The Mozart Week is the highlight of the concert season organized by the Salzburg Mozarteum Foundation. The Mozart Week Workshops, which are arranged and organized by students in the Music Educational Department of the Mozarteum University, have become an integral part of the festival.

Pure Keyboard: The Salzburg Mozarteum Foundation’s keyboard instruments (from 13 years of age)

Mozart himself played them: the fortepiano, the clavichord, harpsichord and organ – each of these instruments has its own sound and a very specific mechanism.

All these keyboard instruments are on display in the Dancing Master’s Hall in the Mozart Residence and will be performed during this workshop. Besides this, lots of information will be provided about the history, the manner of playing, how the instruments were built, and of course one or two anecdotes

Mozart Reporters (from 14 years of age)

Meet artists, become a reporter – in the coming season schoolchildren can be active as journalists and report on the Mozart Week 2017.  The Mozarteum Foundation offers young people insights into the work of an arts journalist and enables them to go around as reporters and present their results to the public.

The schoolchildren are prepared for this task in a workshop on interview techniques.  They are given a press identity card so that they can take a look behind the scenes of the Mozart Week, do on-the-spot research, attend concerts and interview the performing artists.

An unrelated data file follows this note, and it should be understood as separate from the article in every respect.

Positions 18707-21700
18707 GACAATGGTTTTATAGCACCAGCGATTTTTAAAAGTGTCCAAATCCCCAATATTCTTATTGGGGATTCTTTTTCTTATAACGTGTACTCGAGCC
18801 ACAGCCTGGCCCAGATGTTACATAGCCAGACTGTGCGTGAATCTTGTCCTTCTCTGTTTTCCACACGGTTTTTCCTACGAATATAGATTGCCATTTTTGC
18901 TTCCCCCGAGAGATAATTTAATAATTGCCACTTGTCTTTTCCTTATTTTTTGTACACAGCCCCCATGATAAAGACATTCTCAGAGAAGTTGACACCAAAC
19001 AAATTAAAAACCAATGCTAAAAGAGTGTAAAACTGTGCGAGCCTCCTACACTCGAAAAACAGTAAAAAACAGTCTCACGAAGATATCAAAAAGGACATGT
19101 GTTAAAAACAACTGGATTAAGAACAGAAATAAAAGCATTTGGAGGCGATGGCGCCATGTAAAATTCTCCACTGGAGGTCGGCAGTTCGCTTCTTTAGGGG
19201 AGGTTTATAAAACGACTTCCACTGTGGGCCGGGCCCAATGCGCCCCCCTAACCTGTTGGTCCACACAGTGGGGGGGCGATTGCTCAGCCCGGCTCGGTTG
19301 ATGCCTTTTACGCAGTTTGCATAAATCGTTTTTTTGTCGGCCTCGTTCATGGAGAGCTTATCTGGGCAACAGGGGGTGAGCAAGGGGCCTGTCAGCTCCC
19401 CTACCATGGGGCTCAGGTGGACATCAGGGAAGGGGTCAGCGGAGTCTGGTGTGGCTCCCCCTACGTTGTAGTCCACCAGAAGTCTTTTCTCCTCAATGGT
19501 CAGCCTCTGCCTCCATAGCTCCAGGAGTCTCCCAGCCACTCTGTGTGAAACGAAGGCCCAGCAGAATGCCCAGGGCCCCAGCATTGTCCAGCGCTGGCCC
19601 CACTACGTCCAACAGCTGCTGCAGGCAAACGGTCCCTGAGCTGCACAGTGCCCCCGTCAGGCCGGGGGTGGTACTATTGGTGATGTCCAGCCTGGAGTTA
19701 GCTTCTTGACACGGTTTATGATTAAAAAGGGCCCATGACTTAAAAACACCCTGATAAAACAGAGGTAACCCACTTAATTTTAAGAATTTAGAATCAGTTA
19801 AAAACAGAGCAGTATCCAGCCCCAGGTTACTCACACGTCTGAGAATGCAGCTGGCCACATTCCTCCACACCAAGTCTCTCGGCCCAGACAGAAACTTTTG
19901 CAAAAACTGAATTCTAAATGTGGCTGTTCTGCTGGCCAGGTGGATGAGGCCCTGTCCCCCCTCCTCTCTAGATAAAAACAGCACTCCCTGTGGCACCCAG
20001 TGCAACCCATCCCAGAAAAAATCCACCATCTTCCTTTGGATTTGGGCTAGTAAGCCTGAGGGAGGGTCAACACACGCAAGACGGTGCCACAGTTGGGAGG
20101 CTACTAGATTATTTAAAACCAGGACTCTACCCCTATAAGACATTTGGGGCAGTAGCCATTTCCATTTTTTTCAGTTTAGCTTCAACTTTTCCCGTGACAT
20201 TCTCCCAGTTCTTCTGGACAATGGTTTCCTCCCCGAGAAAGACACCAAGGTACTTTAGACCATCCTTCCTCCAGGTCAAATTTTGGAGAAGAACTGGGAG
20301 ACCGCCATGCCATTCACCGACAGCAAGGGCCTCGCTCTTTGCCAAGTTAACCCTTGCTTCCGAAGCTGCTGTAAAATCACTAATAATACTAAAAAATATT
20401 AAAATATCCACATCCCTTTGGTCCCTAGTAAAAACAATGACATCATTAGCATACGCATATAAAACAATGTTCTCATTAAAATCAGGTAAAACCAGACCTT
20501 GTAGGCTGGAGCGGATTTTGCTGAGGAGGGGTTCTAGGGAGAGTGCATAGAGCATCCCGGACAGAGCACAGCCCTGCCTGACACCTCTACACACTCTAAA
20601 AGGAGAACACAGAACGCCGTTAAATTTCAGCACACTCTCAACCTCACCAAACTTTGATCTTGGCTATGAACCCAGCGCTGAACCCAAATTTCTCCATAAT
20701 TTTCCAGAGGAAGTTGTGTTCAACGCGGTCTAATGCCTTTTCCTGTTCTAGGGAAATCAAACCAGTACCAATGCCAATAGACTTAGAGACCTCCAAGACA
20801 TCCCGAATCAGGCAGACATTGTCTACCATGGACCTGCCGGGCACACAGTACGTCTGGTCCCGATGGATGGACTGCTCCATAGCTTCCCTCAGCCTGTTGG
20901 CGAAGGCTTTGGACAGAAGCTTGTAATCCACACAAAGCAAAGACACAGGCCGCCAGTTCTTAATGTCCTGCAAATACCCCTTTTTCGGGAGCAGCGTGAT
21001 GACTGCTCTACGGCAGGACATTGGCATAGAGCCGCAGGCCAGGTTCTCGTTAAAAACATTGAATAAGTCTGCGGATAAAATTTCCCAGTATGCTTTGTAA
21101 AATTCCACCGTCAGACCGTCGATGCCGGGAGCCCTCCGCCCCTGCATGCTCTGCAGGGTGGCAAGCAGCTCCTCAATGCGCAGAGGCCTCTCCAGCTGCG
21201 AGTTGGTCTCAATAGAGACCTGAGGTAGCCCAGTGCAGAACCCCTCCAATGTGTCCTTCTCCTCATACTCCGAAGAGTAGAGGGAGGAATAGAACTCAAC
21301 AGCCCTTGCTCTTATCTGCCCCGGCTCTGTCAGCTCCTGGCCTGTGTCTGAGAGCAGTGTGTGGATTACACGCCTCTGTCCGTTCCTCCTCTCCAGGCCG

This is followed by a two-day workshop in which they learn about the various forms of reporting and elaborate their texts under specialist supervision.  All those who want to take part should enjoy doing independent research, preparing interview questions and writing texts.  Select reports, reviews or interviews will be published on the Salzburg Mozarteum Foundation’s homepage.

Silke Fokken is a freelance journalist focusing on education as well as media for children and young people.  She studied literature, journalism and political science, was a trainee at the radio station Sender Freies Berlin and works mainly for the German Press Agency, Spiegel Online and Die Zeit

Evidence under the Magnifying Glass (from the age of 12)

A musical crime story about sources: schoolchildren carry out research in the archives of the Salzburg archdiocese for sources, texts and pictures.

Scene of the crime: the archives of the Salzburg archdiocese in the former Cardinal Schwarzenberg House. This is where musical collections from the 16th century to the present are kept safe.  Important musical sources by Wolfgang Amadé and Leopold Mozart are also to be found here because both men composed for the liturgy in Salzburg Cathedral.  The investigators: young persons from the age of 12 search for evidence in the archives of the archdiocese.

The procedure: on the basis of various kinds of musical sources (autograph, copy, facsimile) the investigators find out how sources are stored, catalogued and digitalized, how they can be dated, and what else they can tell us about music history. We look at watermarks and writing utensils and analyse how Wolfgang Amadé Mozart and his father Leopold corrected the copies of their works. 


Antje Blome-Müller
Schwarzstraße 26
A-5020 Salzburg
Tel.: +43-662-889 40 23